HDR PQ HEIF: Breaking Through the Limits of JPEG
As Canon’s latest flagship professional DSLR camera, the EOS-1D X Mark III boasts amazing continuous shooting speeds and support for 5.5K RAW movie recording, but let’s not ignore its various improved still shooting features. In this article, we take a closer look at its support for the HDR PQ HEIF format, which takes still image shooting to a whole new frontier.HDR mode on your camera, it probably involved taking a few exposures of the same shot using different exposures, and then merging them together. This helps you to extend the dynamic range represented in the shot and retain more details in highlights and shadows. It certainly is a way to make images look more dramatic. However, regardless of how you achieved your conventional HDR shots, the colour information is ultimately recorded in the narrow SDR range of colours, which causes the tones and contrasts to appear less smooth. This is what makes it so easy to end up with a shot that looks overprocessed. How, then, do movies and videos manage to achieve that ultra-realistic, cinematic look with just one exposure? That’s because they record images with a large colour space and high bit depth, which has not quite been possible on traditional digital cameras until now.These two images were converted from exactly the same RAW file. The conventional 8-bit JPEG file looks brighter but flatter, whereas in the HEIF*, you can see more details in the light and shadow areas, and there appears to be more dimension. This is because the HDR PQ HEIF format is able to handle the image information captured in the RAW file better. *Know this: HDR PQ-like JPEG To enable web display, the "HEIF" examples in this article are HEIF files converted to HDR PQ-like JPEG. This is a special JPEG format that renders images to resemble what they would look like when viewed on an HDR display, but they are still 8-bit files and subject to the limits of our SDR-based monitors. So, if you are amazed by the difference now, expect even better with actual HEIF on an HDR monitor! The different HDR standards: What is HDR PQ? There are currently two main HDR standards: - Hybrid Log-Gamma (HLG) is highly interchangeable with SDR monitors - Perceptual Quantizer (PQ) is optimised for HDR monitors The EOS-1D X Mark III uses the HDR PQ standard, which is also used in video HDR formats such as HDR10, HDR10+ and Dolby Vision. As this standard records contrast in absolute values, the image quality is more stable across different display screens. It is increasingly widely adopted for video production, but can also be used in still photography. HDR PQ combines the PQ gamma, which enables images to display a wide dynamic range close to that of what the human eyes see, with the ultra-high resolution that your EOS camera capable of. (Fun fact: “4K” works out to approximately 8 megapixels, and the average new camera has much more than that!) The result is a very realistic look, with contrasts that are presented appearing close to what we see in real life.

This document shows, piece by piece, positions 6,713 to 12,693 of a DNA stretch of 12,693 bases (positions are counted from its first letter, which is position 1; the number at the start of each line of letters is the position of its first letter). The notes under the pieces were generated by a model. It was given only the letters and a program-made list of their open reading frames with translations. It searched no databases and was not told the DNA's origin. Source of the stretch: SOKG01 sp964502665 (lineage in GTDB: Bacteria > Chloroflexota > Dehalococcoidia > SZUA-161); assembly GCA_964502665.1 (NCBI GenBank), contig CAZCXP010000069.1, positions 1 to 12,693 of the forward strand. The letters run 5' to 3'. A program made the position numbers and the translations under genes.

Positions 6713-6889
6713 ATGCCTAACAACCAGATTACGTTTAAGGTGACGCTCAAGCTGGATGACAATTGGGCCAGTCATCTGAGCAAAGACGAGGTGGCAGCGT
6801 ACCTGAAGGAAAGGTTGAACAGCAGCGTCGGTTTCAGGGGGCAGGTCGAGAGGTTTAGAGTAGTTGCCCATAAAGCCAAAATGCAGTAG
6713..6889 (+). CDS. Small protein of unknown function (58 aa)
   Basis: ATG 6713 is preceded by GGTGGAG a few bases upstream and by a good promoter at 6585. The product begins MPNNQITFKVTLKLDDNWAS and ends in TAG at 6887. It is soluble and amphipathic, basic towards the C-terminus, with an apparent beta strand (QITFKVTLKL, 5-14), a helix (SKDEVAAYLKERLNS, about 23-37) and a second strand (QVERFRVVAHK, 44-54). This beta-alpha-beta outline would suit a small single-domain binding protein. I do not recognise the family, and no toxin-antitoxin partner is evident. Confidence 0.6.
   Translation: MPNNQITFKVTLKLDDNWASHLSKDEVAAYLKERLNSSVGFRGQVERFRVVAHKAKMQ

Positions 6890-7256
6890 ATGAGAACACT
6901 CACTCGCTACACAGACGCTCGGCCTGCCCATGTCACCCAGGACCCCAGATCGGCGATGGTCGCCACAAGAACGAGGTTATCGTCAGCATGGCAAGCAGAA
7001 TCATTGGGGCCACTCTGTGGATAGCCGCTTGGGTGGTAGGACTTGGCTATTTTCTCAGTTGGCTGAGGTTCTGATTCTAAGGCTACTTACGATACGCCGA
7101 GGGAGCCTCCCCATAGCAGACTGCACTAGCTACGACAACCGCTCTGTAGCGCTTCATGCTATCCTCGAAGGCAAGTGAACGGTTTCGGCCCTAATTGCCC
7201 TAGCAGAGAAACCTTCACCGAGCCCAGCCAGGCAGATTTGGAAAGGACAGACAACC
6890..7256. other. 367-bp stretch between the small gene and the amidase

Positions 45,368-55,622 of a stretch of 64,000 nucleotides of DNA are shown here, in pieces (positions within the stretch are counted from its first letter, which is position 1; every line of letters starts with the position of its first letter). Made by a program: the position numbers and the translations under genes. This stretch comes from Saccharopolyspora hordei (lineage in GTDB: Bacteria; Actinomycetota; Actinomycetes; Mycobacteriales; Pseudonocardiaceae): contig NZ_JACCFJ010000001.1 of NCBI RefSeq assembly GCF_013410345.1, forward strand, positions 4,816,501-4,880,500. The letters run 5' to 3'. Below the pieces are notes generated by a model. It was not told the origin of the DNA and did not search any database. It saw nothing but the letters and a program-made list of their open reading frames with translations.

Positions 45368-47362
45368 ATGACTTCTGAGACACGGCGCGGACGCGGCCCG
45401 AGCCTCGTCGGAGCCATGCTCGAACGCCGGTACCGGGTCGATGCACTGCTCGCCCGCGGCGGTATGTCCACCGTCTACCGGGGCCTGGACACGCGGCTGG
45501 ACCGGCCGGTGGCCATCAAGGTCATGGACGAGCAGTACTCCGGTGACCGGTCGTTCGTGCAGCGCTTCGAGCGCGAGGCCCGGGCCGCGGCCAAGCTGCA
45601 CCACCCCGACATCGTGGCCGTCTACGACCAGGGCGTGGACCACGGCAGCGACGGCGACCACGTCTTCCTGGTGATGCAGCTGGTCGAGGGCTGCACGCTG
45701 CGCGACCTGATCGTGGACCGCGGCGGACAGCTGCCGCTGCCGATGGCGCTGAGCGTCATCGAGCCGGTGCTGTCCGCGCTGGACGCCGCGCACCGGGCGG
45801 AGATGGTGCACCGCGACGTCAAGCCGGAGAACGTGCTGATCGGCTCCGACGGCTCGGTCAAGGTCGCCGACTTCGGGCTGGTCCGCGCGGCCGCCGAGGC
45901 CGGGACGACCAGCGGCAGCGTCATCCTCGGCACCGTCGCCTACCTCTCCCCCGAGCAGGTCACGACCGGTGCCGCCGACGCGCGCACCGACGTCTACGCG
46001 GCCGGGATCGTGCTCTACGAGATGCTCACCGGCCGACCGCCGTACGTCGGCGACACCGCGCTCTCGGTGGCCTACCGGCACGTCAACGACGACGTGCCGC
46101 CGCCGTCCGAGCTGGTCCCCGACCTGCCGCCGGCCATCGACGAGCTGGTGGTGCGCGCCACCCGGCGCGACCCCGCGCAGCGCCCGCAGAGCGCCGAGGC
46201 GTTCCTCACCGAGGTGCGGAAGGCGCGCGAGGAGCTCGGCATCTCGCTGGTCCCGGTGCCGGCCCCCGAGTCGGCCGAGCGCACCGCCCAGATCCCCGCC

- - A CMOS sensor with improved high ISO speed noise reduction capabilities
- - The new High Detail Low-Pass filter, which prevents moire and false colours for pictures that are clearer, sharper and more faithful
- - The new DIGIC X image processor, which enables high-resolution sharpness processing as well as improved noise reduction
Photography is not just about what you can capture. It's also about what you can see.When we talk about still shooting features on a camera, one thing that we sometimes tend to forget is that photos are not just about what you manage to record as data. What you can see when you display the shot on a monitor matters too. If the data on the colours and tones of an image that is captured by your image sensor is not within the range of what your display device can show, then you won’t be able to see the image accurately. JPEG is one of the most widely used formats for digital images especially photographs, but it was first created in 1992. Being popular has its downsides—display devices keep improving, but the JPEG format has not quite evolved to keep up. HDR (High Dynamic Range) monitors have become more widespread in recent years. These monitors use a colour technology that enables them to display a wider range of colours and contrasts than conventional SDR (Standard Dynamic Range) monitors, which also means that they can show the details in light and dark areas more faithfully. For this reason, images shown on a HDR monitor look more realistic, as though you were seeing the scene with your own eyes. Digital images are mostly stored in JPEG format because it can be displayed on just about any display device, including older ones. But the colour space and dynamic range of 8-bit JPEG doesn’t take advantage of what the new HDR monitors can offer. Camera FAQ #5: Will Photos Taken in RAW Retain Their Image Quality When Retouched? HEIF In comparison, recording in HEIF on the EOS-1D X Mark III gives you 10-bit colour depth within the same file size as a JPEG file. Because of the way this information is rendered, unlike RAW, you can see its effects without having to post-process them first. In other words, you can enjoy the visual impact of this wider dynamic range straight out of the camera.
JPEG / 8-bit / sRGB
HDR PQ HEIF / 10-bit / BT.2020*